OGDEN — Thomas Wright, one of the Republican hopefuls in the Utah gubernatorial race, has never been elected to public office.
In his view, though, that’s a plus, because he would bring a different perspective to the Capitol, based on his business and volunteer experience. He now serves on the Utah State Board of Regents, which helps set policies related to higher education, and he’s served as chairman of the Utah Republican Party, among other volunteer posts.
“We’re at a point where we need a strong executive branch in the state, with a new face and a fresh perspective,” he said Wednesday. “Having never held elected office and not being from government, I think I’m uniquely qualified as a business person who’s trained to lead and manage to anticipate some of Utah’s coming problems and to tackle them in a new and creative and innovative way.”
Wright is one of several candidates vying to replace Gov. Gary Herbert, who’s not seeking reelection. He traveled to Ogden for a campaign stop and spoke with the Standard-Examiner on the campus of Weber State University. The other candidates he’ll be vying with for the GOP nomination include Lt. Gov. Spencer Cox, former Gov. Jon Huntsman, Salt Lake City Councilwoman Aimee Winder Newton and Greg Hughes, former speaker of the Utah House.
Among the big issues, in Wright’s view, are addressing educational issues, notably the shortage of teachers in Utah, and adjusting to and preparing for ongoing growth. Wright, from Salt Lake City, operates a real estate brokerage firm, Summit Sotheby’s International Realty.
Local school officials make the key decisions about how schools run. But the state can help, he said, by bringing the varied players in the realm together.
“We’ve got to have a strong new vision from the executive branch, somebody with a fresh face who can bring state school board, the legislature and all the shareholders together to solve that problem collectively,” Wright said.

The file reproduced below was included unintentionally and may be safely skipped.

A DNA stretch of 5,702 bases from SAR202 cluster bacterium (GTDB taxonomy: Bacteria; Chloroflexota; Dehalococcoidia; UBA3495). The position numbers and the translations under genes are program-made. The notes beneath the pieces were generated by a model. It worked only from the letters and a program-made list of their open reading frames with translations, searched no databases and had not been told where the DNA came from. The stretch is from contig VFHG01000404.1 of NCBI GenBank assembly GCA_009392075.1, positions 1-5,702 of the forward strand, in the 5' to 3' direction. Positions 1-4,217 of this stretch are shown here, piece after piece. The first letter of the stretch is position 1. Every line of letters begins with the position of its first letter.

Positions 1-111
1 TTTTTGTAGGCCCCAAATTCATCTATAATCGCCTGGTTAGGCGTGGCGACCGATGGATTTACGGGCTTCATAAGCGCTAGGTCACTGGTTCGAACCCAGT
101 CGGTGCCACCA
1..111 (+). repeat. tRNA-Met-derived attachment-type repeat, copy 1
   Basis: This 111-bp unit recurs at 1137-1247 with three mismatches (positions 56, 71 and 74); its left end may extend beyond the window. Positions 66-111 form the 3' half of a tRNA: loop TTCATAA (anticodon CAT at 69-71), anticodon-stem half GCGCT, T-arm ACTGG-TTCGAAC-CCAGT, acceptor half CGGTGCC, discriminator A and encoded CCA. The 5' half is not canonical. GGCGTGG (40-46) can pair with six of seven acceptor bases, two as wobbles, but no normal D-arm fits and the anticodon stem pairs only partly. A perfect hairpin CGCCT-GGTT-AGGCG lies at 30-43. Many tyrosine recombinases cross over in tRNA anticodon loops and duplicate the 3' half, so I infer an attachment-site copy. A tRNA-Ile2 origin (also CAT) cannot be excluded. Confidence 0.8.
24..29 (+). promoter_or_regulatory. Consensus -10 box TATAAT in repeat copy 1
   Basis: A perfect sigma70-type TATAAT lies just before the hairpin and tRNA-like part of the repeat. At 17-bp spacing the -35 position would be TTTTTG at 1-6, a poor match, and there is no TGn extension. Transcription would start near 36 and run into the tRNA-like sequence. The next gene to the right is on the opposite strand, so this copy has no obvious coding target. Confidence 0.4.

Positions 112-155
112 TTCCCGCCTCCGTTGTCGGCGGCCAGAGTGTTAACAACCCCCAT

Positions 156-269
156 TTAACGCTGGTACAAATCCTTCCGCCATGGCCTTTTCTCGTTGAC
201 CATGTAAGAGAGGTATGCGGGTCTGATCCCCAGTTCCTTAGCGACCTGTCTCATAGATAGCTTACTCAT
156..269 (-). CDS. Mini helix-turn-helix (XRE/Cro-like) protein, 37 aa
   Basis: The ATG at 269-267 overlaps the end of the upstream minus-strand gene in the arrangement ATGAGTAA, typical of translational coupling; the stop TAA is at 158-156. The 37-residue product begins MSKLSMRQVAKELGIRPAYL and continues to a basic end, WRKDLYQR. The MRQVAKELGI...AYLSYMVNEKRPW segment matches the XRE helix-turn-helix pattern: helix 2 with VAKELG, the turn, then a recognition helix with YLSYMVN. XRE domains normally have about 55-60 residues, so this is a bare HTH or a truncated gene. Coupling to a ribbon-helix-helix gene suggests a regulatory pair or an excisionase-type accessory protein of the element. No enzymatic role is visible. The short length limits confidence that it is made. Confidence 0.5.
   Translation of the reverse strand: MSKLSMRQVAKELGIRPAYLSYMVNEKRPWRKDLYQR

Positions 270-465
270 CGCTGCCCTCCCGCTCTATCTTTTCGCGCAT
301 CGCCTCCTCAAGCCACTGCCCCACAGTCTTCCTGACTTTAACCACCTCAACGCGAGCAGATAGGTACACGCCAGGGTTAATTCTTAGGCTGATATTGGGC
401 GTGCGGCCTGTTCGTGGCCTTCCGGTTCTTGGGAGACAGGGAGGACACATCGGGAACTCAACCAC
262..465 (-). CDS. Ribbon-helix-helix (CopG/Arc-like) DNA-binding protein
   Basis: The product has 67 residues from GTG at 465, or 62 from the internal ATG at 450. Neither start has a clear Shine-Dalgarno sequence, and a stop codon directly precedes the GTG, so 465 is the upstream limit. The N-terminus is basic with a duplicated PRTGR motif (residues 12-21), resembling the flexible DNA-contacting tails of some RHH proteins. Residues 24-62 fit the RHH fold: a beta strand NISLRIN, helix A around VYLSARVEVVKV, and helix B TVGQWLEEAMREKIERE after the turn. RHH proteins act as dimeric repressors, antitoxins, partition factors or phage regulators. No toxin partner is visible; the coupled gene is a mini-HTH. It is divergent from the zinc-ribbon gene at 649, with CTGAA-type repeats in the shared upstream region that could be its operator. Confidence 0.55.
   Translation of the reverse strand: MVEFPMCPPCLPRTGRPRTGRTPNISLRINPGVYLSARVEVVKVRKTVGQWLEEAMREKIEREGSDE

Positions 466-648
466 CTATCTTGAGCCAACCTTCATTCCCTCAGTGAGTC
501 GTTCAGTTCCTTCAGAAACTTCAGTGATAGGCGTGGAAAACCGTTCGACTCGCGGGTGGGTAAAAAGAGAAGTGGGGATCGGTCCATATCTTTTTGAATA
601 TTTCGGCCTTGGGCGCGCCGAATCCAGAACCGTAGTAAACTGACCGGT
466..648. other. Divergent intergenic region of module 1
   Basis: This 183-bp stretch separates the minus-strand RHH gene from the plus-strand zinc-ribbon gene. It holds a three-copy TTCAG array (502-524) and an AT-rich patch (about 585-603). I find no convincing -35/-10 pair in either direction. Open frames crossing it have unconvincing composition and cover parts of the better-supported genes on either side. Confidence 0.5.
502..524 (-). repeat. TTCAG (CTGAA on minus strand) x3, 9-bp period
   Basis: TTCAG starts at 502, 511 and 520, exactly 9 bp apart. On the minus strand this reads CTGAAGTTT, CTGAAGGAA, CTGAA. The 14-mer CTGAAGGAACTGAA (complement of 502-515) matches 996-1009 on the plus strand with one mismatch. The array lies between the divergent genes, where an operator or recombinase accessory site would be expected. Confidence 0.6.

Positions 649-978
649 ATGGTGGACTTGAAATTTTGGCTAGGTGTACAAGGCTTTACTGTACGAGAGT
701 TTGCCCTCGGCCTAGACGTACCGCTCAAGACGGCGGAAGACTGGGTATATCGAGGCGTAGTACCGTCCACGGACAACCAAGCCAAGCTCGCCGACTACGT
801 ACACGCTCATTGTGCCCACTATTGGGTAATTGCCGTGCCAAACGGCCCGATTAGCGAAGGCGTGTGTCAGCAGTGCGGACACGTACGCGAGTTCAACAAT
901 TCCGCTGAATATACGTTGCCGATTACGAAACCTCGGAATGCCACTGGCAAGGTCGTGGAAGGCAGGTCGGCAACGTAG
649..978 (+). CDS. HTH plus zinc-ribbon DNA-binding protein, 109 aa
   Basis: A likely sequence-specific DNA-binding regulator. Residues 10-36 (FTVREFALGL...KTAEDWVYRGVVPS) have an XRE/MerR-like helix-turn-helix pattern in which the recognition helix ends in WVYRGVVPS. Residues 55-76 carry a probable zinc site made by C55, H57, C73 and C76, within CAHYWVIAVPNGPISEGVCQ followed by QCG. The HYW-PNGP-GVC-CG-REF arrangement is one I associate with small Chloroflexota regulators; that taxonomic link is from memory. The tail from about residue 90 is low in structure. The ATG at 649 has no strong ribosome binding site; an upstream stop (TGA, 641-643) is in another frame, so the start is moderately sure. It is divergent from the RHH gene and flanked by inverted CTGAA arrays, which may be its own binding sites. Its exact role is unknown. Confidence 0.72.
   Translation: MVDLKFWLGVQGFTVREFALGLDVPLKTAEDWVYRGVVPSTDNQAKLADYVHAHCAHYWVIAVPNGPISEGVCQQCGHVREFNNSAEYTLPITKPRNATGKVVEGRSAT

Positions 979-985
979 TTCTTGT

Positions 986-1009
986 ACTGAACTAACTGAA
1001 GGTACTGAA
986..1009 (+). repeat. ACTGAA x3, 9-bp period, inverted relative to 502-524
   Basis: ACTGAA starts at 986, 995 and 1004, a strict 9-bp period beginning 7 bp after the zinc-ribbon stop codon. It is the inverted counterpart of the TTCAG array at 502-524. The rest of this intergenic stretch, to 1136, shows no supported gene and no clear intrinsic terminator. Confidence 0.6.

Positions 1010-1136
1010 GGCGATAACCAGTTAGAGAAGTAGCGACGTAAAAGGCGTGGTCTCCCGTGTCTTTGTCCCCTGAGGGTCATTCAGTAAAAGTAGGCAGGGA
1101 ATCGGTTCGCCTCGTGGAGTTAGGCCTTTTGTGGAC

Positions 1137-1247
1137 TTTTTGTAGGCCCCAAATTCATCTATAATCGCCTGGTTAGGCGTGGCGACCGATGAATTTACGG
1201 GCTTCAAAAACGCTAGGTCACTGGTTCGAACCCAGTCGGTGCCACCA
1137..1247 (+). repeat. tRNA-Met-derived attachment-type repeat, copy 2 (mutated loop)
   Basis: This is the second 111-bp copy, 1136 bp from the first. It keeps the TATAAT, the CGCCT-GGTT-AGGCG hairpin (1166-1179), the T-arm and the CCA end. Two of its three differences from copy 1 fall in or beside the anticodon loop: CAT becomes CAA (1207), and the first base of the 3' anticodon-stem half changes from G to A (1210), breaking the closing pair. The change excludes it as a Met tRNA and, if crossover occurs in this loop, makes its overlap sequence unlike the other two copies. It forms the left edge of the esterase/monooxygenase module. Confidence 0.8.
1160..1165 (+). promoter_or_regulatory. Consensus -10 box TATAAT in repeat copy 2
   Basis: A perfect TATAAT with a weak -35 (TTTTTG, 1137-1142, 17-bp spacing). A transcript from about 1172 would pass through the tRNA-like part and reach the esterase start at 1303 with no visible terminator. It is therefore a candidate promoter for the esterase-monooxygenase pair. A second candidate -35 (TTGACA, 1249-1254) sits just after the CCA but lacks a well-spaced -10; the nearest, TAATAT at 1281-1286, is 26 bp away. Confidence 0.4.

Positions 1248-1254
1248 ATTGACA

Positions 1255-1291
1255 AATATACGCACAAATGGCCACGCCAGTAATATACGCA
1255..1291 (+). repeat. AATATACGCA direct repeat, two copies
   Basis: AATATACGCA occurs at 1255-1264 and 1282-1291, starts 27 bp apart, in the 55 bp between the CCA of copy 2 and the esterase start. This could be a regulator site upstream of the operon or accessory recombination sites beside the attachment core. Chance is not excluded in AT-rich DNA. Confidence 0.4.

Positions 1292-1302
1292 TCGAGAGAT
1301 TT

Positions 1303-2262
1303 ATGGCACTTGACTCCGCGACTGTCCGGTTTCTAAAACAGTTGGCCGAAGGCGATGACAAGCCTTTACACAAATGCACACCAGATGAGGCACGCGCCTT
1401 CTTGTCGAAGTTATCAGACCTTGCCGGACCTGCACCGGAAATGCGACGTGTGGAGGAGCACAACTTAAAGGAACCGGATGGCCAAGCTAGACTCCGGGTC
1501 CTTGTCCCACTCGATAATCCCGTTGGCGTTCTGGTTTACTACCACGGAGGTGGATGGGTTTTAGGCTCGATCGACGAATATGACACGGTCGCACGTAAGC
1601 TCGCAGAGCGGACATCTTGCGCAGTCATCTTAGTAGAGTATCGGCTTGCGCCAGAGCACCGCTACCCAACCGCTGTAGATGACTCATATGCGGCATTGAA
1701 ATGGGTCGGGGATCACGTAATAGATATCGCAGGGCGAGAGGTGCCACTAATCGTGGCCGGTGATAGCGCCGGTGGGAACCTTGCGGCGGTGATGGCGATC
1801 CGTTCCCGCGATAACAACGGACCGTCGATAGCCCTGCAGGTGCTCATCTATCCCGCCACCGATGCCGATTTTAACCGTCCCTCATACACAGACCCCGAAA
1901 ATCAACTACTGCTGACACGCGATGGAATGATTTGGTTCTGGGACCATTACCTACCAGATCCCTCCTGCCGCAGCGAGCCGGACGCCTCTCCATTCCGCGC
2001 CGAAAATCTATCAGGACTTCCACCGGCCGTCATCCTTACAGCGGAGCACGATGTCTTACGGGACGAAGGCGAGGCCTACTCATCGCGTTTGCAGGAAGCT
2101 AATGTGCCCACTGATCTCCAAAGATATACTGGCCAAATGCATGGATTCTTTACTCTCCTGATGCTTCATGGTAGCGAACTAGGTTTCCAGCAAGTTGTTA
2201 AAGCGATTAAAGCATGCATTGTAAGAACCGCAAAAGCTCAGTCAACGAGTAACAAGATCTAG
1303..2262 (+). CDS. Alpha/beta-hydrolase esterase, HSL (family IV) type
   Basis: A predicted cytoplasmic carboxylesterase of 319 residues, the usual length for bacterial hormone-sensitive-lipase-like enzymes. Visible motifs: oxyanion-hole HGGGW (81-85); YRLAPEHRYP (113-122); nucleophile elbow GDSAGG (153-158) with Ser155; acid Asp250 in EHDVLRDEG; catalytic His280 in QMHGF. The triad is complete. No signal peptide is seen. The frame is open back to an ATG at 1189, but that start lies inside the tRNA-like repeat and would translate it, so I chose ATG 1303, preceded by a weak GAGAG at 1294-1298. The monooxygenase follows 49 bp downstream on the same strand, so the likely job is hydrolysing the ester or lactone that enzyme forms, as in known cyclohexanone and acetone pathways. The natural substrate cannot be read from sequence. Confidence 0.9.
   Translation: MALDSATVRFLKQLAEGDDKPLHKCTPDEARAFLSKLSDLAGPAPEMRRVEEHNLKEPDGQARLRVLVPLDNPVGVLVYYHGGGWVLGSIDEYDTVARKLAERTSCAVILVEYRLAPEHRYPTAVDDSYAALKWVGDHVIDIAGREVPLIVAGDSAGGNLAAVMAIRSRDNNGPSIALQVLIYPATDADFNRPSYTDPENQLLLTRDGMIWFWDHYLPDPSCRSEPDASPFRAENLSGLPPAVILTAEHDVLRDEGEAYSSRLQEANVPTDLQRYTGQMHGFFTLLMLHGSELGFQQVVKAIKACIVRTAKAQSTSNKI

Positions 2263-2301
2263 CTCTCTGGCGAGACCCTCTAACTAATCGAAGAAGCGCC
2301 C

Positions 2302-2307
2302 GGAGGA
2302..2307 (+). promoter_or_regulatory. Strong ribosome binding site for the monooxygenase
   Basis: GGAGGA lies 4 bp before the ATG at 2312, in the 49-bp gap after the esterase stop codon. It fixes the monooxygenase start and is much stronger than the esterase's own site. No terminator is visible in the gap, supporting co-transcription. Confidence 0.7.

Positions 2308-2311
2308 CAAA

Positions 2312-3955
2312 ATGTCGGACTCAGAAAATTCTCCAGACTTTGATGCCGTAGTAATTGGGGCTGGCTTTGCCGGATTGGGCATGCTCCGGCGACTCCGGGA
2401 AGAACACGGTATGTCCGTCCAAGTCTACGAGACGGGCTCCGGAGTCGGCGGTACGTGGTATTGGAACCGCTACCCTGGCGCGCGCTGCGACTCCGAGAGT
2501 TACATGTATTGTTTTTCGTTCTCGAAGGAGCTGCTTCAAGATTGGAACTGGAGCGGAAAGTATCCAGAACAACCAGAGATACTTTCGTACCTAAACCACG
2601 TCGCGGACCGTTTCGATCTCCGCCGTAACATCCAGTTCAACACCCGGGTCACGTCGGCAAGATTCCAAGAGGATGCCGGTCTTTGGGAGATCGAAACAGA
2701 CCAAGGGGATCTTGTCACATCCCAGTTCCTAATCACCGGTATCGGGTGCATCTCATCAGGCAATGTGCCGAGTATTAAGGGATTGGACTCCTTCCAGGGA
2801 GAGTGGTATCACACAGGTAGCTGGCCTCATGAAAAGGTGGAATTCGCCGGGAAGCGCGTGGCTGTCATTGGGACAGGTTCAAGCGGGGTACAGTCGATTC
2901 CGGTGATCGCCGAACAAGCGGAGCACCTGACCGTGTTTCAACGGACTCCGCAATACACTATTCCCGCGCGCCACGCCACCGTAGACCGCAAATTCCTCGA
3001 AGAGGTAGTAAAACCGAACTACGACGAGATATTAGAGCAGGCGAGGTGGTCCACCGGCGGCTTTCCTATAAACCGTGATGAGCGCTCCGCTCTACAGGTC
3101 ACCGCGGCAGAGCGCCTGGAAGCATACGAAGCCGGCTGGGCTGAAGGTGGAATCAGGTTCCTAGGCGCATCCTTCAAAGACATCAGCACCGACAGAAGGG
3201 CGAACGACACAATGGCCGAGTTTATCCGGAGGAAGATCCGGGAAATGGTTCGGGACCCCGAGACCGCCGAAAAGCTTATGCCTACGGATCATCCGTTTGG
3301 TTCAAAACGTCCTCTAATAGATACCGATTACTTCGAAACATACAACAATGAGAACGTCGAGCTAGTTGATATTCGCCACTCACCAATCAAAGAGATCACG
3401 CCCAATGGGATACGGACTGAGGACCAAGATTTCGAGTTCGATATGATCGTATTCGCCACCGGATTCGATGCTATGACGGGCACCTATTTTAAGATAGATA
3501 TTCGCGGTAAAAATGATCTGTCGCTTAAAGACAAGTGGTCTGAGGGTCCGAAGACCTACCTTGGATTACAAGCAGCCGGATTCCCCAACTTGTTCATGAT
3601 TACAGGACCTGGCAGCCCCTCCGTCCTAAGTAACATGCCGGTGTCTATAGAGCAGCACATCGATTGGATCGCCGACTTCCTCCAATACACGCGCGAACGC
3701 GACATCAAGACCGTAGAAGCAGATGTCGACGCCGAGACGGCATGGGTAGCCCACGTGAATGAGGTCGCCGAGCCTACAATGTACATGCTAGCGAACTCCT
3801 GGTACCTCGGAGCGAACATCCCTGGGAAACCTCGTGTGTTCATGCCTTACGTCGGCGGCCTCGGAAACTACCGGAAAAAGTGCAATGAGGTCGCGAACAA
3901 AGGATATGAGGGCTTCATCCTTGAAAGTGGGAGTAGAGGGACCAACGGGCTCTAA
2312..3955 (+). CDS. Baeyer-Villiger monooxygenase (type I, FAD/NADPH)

Education is big for him, and the desire to help shape policy governing Utah schools is what propelled him to first run for office in 2006, when he vied unsuccessfully for a Utah House seat. Though he lost, the experience motivated him to get more involved, leading to his leadership posts first with the Salt Lake County Republican Party and then, from 2011 to 2013, the Utah Republican Party. He’s also winding down a term as committeeman from Utah on the Republican National Committee.
Growth requires attention to transportation, air quality and housing issues, among other things, and he touts expansion of the FrontRunner commuter train to help address road congestion and, by taking cars off the roads, pollution. The Utah Transit Authority bus system could also become more nimble, perhaps by utilizing smaller buses that travel further and stop more frequently than some of the larger buses now in use.
Tackling the lack of affordable housing — “a crisis,” he maintains — is another facet of dealing with growth. Working with cities and locales to encourage higher-density development would be one means of addressing that.
“You never want to take local control away from municipalities. I never advocate that as governor. But again, I think it’s about sitting down with people and aligning our interests and helping motivate municipalities where it makes sense to increase the density of housing,” he said. “Certainly never be heavy handed. But the greatest challenge with affordable housing is usually the not-in-my-backyard mentality. We need to overcome that stigma and motivate local municipalities to build affordable housing.”
‘NOT THE UTAH WAY’
Wright has his concerns with the overhaul to the tax system approved by Utah lawmakers during a one-day special session last December. As he sees it, the process was rushed, the measure didn’t get the full vetting it merited.
The public didn’t see the final version of the measure “until it was passed,” he said. “It would have been nice to see that and to have talked about that prior, and that’s what I would bring different. As the governor, I would not have called the special session until I would have seen the bill and taken it to people and gotten their feedback.”
There are elements that he views as positive, like the cut in the income tax rate. But he’s not a fan of the controversial provision raising the reduced state sales tax on food to the full state rate, from 1.75% to 4.85%, because of the impact it would have on lower-income Utahns. Such action “is not the Utah way,” underscored by the opposition from many it’s generated, and lawmakers, instead, should have sought the funds generated by the tax hike elsewhere.
Instead of pursuing such a massive overhaul as called for in the reform measure, he would appoint a citizen’s advisory committee to make tax policy recommendations to the legislature. “We need to do these things incrementally every year, so that they’re thoughtful, they’re easy to digest and they represent the views of the people.”
While he respects those who are petitioning to let voters weigh in on the tax overhaul via a referendum on the November ballot, that route worries him. Rather, he favors action via the ballot box to elect or remove those officials who voters support and oppose.